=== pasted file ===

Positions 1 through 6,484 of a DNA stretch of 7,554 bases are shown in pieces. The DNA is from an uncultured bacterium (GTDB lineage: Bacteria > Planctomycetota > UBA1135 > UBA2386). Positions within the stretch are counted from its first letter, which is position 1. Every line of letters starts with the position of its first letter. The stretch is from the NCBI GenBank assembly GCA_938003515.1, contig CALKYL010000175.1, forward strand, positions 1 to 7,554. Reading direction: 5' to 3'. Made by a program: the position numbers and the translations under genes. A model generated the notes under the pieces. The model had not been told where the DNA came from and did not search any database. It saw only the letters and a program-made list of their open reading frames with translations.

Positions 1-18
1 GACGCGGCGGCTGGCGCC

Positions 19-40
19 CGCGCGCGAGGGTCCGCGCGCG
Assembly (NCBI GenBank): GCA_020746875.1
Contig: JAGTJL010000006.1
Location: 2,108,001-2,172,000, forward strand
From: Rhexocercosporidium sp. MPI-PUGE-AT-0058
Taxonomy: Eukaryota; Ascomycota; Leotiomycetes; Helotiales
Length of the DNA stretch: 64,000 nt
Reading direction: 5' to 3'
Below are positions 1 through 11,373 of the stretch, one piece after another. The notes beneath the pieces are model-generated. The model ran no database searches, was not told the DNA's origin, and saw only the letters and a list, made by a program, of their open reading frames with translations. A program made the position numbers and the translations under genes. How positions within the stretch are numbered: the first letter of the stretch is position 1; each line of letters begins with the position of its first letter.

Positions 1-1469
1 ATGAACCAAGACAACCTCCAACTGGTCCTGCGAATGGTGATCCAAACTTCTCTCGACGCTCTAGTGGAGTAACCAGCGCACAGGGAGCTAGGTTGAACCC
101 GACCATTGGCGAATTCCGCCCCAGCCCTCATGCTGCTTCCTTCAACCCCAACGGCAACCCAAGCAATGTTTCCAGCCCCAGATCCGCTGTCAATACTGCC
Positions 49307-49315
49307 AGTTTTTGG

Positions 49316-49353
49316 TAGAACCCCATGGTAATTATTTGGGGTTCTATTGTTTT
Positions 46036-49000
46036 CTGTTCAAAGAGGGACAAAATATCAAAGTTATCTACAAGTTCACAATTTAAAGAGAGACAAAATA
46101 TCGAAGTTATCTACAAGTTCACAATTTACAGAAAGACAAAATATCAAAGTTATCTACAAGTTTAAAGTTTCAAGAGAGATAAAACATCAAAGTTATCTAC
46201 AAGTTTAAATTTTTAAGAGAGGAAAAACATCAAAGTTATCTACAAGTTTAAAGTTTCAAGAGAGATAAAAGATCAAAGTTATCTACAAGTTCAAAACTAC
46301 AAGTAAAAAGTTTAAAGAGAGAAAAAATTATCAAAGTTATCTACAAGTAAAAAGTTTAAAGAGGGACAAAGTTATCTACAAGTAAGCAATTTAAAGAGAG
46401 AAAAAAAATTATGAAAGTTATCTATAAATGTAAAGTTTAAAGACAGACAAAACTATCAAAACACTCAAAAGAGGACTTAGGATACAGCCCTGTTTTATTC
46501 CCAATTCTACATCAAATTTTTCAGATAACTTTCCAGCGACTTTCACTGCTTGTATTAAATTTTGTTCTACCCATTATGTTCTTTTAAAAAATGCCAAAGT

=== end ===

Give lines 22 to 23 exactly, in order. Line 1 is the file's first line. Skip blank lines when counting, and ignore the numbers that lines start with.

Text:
46036 CTGTTCAAAGAGGGACAAAATATCAAAGTTATCTACAAGTTCACAATTTAAAGAGAGACAAAATA
46101 TCGAAGTTATCTACAAGTTCACAATTTACAGAAAGACAAAATATCAAAGTTATCTACAAGTTTAAAGTTTCAAGAGAGATAAAACATCAAAGTTATCTAC